Kris Kobach Admits White House's Idea For Identifying Voter Fraud Wasn't A Good One

Sam Levine
Kris Kobach Admits White House's Idea For Identifying Voter Fraud Wasn't A Good One

Kris Kobach Admits White House's Idea For Identifying Voter Fraud Wasn't A Good One

Kris Kobach Admits White House's Idea For Identifying Voter Fraud Wasn't A Good One

KANSAS CITY, Kan. ― Kansas Secretary of State Kris Kobach (R) said on Tuesday that a White House proposal for identifying U.S. voter fraud wouldn’t actually be a reliable way to identify noncitizens on the rolls.

From May 2017 until January, Kobach led the Presidential Advisory Commission on Election Integrity, a probe convened by the White House to investigate voter fraud. The commission asked election officials in all 50 states to provide it with voter roll data, and White House officials said they wanted to compare that information against federal databases to identify noncitizens and duplicate voters. One of those databases was a Department of Homeland Security directory of noncitizens. Officials communicated with DHS while the panel was operational, and when the probe was disbanded in January, Kobach said DHS could run voter information against federal databases of noncitizens to try and identify noncitizens getting on the voter rolls.

But on Tuesday, during his opening statement in a federal lawsuit challenging a restrictive voting law, Kobach said the federal databases could not adequately identify noncitizens on the voting rolls. He said that a DHS database called Systematic Alien Verification for Entitlements was intended to assess eligibility for government benefits ― not to verify citizenship.

To use the system effectively, Kobach said, Kansas would have to provide DHS with an alien registration number ― a number assigned to many immigrants for government purposes ― for every voter it wanted to check. But an election official would not ask someone for their alien registration number if they were registering that person to vote, and many immigrants are not assigned such a number in the first place. Experts had warned this would be an unreliable way to assess voter fraud.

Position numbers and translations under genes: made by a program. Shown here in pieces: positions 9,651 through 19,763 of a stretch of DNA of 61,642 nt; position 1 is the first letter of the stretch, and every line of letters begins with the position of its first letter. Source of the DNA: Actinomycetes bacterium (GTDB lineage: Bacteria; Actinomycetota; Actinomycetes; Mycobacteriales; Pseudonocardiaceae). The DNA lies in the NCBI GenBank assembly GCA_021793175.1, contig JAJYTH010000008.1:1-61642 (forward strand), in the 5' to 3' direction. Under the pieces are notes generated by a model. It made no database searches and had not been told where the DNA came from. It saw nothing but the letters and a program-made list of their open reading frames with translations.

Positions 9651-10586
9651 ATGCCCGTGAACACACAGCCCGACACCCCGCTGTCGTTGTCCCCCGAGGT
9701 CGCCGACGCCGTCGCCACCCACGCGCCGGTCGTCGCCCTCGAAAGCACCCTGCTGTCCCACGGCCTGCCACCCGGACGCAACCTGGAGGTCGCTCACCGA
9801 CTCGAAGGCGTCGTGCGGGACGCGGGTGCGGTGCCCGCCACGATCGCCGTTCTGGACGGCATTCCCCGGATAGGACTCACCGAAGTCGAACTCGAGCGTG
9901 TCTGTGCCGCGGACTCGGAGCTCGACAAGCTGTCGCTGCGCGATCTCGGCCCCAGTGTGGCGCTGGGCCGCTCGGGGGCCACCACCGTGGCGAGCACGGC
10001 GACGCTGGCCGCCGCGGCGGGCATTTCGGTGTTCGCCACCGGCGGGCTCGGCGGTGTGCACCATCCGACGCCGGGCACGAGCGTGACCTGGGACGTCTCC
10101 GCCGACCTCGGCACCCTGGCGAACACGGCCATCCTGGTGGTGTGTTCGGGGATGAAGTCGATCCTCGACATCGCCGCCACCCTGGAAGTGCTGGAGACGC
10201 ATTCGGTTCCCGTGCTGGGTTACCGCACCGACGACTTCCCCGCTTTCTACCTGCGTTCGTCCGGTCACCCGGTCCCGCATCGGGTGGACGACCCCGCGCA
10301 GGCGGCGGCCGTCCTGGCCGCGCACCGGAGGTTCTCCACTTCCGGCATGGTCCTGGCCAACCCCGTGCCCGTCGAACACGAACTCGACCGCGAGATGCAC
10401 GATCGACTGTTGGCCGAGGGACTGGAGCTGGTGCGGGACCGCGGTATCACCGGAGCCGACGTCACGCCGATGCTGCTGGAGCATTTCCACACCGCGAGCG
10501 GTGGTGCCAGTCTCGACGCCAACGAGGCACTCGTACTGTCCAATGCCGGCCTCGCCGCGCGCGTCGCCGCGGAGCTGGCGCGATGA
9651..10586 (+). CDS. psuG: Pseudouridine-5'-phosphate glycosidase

Kobach made the comments as part of his argument that nothing short of Kansas’ controversial proof-of-citizenship law can prevent noncitizens from registering to vote. A federal judge stepped in to block the law in 2016, a decision that affected 18,000 people who tried to register to vote when they went to the Department of Motor Vehicles. The decision was upheld by the 10th U.S. Circuit Court of Appeals, which said Kobach had to show there was substantial evidence of noncitizens getting on the rolls in Kansas and that a proof-of-citizenship law was the only way to stop it.

Kobach has identified 129 noncitizens who attempted to register or voted in elections since 2000. He claims there’s evidence that as many as 18,000 noncitizens could be on the rolls. There are more than 1.8 million registered voters in Kansas.

After the White House disbanded the commission in January, it said DHS would take up its work. Kobach initially said information collected by the commission would be transferred to DHS, but officials later said in court filings that the data collected by the commission would be destroyed.

  • This article originally appeared on HuffPost.

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